Friday Frontline: Drinking Coffee Associated with Longer Survival in Patients with Colorectal Cancer, California Wildfires Damage Pediatric Cancer Summer Camp and More

September 18, 2020

From new research finding an association with longer survival in patients with colorectal cancer and the amount of coffee they drink in a day to the historic wildfires in northern California damaging, and possibly destroying, a summer camp for pediatric patients with cancer and more, here’s what’s happening in the cancer landscape this week.

New research suggests that drinking coffee may be associated with longer survival outcomes and a lower risk of cancer progression in patients with metastatic colorectal cancer.

Patients with metastatic colorectal cancer who reported drinking two to three cups of coffee a day had a higher association with living longer overall and had a longer time before their disease worsened compared with patients who didn’t drink coffee, according to data published in JAMA Oncology.

“Although it is premature to recommend a high intake of coffee as a potential treatment for colorectal cancer, our study suggests that drinking coffee is not harmful and may potentially be beneficial,” explained the study’s senior author Dr. Kimmie Ng, an oncologist at Dana-Farber Cancer Institute, in an interview.

Patients who drank an even greater amount saw a higher benefit as well. According to one of the study authors, there are several compounds in coffee that have antioxidant and anti-inflammatory properties that may be active against cancer.

While cancer death rates have been dropping in the past 20 years, the racial disparities in cancer death remain stark for Black Americans.

In a report published by the American Association for Cancer Research, researchers highlighted the stark gaps between Black and white patients with cancer, including, Black women are 40% more likely to die from breast cancer compared with white women.

Moreover, the report highlighted clinical research gaps for Black Americans as research is more predominantly conducted with white patients, which means treatments that are designed to be targeted therapeutics are likely not effective in many patients.

“By teasing out those differences, perhaps we can come up with different ways to diagnose and treat cancer in tailored ways,” said the report’s co-author Dr. John Carpten in an interview. “If we can do that, we can ensure access to cancer treatment innovations across all people.”

As the COVID-19 pandemic has disrupted cancer centers around the country, it has delayed the progress of cancer research. In some cases, forcing trials to restart.

To maintain safety for patients and staff at the start of the COVID-19 pandemic, cancer research was delayed, and, in some hospitals, oncologists had to return to the ER to help patients who contracted the infection.

At the Cincinnati Children’s Research Lab, research that required organoids was delayed in March due to the pandemic. Organoids are a representation of tissue that are used to grow a copy of patient’s cancer and test treatments to kill the cancer cells. However, these organoids require constant attention and two months away from the lab led to the organoids dying. According to Dr. Susanne Wells, head of Cincinnati Children’s Research, it’ll take months to years to get back to where they were in March with the organoid research.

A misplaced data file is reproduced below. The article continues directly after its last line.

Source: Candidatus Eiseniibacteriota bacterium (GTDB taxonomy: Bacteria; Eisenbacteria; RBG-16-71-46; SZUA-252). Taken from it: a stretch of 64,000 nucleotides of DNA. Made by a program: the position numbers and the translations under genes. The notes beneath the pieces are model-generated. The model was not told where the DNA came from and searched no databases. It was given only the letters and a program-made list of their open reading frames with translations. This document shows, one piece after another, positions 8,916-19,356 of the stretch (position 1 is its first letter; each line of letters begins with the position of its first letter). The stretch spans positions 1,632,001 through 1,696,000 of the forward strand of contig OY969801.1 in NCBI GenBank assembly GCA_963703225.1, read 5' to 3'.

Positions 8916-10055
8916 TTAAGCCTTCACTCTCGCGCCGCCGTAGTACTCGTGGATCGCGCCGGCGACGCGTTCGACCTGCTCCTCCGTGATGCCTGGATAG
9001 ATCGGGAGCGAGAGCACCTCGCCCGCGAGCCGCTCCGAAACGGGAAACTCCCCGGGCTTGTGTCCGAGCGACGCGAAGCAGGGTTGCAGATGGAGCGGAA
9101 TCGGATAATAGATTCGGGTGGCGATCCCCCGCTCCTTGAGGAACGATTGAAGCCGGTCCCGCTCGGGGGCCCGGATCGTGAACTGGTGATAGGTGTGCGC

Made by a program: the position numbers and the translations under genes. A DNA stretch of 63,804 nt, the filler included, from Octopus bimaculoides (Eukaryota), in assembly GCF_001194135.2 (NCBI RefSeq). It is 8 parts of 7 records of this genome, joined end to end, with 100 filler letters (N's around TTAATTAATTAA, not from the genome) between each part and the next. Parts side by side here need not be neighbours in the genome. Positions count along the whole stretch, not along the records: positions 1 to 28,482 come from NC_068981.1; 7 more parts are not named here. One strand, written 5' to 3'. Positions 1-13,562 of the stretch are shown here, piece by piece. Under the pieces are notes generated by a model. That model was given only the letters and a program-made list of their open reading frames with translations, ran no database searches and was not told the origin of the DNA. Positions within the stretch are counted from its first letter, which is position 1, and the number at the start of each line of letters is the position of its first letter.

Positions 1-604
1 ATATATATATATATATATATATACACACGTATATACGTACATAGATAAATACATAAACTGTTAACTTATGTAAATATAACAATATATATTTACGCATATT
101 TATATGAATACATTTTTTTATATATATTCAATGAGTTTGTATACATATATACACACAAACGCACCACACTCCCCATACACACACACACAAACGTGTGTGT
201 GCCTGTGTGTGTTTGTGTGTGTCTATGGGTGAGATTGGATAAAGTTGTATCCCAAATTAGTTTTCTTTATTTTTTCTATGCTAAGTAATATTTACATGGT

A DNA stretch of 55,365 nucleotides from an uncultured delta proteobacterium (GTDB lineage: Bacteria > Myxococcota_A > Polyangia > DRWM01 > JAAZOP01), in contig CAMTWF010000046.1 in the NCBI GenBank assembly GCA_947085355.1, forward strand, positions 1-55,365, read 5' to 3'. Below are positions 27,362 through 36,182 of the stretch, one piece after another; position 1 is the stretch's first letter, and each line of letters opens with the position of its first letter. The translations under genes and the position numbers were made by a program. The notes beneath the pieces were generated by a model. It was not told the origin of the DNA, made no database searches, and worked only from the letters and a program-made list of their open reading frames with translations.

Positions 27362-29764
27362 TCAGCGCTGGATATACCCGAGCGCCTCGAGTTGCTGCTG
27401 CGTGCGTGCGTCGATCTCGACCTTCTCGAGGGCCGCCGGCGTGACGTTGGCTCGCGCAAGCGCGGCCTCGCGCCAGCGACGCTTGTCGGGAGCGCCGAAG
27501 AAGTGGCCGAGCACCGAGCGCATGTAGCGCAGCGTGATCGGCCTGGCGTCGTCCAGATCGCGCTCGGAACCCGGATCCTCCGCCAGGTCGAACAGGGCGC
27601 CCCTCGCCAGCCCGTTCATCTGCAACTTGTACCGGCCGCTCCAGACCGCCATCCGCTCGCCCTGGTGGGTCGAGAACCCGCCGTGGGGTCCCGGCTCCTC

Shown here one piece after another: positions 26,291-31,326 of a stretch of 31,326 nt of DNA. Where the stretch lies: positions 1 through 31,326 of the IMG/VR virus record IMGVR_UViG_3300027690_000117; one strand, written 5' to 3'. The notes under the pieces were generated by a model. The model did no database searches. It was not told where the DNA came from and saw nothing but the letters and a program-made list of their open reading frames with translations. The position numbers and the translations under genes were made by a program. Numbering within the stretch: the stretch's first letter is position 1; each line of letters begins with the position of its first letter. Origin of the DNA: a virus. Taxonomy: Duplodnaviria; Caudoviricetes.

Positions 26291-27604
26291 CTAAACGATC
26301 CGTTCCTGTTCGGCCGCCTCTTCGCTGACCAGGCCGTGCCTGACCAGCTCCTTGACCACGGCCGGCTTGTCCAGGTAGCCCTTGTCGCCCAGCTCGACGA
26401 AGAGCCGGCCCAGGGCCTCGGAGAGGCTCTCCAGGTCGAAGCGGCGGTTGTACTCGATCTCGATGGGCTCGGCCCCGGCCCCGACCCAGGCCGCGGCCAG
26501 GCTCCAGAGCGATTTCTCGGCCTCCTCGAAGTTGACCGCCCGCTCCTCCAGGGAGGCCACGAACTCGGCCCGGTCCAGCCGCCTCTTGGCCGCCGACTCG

"It doesn't matter how much work you've lost, you have to restart it and you have to fit it in the same timeframe with the same funding," cautioned Wells.

A legal settlement is disbanding a fundraising operation that allegedly scammed millions of dollars out of people donating to help multiple causes, including cancer.

The settlement was part of a lawsuit filed by the offices of the Attorney General from Virginia, New York, Minnesota and New Jersey and the Federal Trade Commission against the operation that comprised multiple companies under owner Mark Gelvan and his associates Thomas Berkenbush, William English and Damian Muziani. According to the lawsuit, the charities claimed to use donations for homeless veterans, retired and disabled law enforcement officers, breast cancer survivors and others.

“Sham organizations that solicit funds from kind-hearted Virginians, who think they are giving to important causes like veterans charities or cancer survivors, are despicable and must be held accountable for their deceptive practices,” said Attorney General Mark Herring in a statement.

Gelvan and his Outreach Calling, Inc. Outsource 3000, Inc., and Production Consulting Corp companies are subject of monetary restitution of $56 million.

One a California’s historic wildfires that has been burning through the state since August has scorched a camp for pediatric patients with cancer.

Camp Okizu hosts approximately 700 children with cancer each year, along with their families, to provide a respite and vacation from hospital visits by creating a traditional summer camp experience. The camp community also honors their camp members lost to cancer by planting new trees in their memory.

"It is devastating," camp Board Member Hanna Malak said in an interview. "I think I'm going through the stages of loss and feel like I'm still in denial. It's still hard to believe, but we are staying positive and are especially thankful no one was hurt."

As of now, it is not clear if there is anything left of the 32-cabin camp, but executives of the camp have been informed that there was significant damage.


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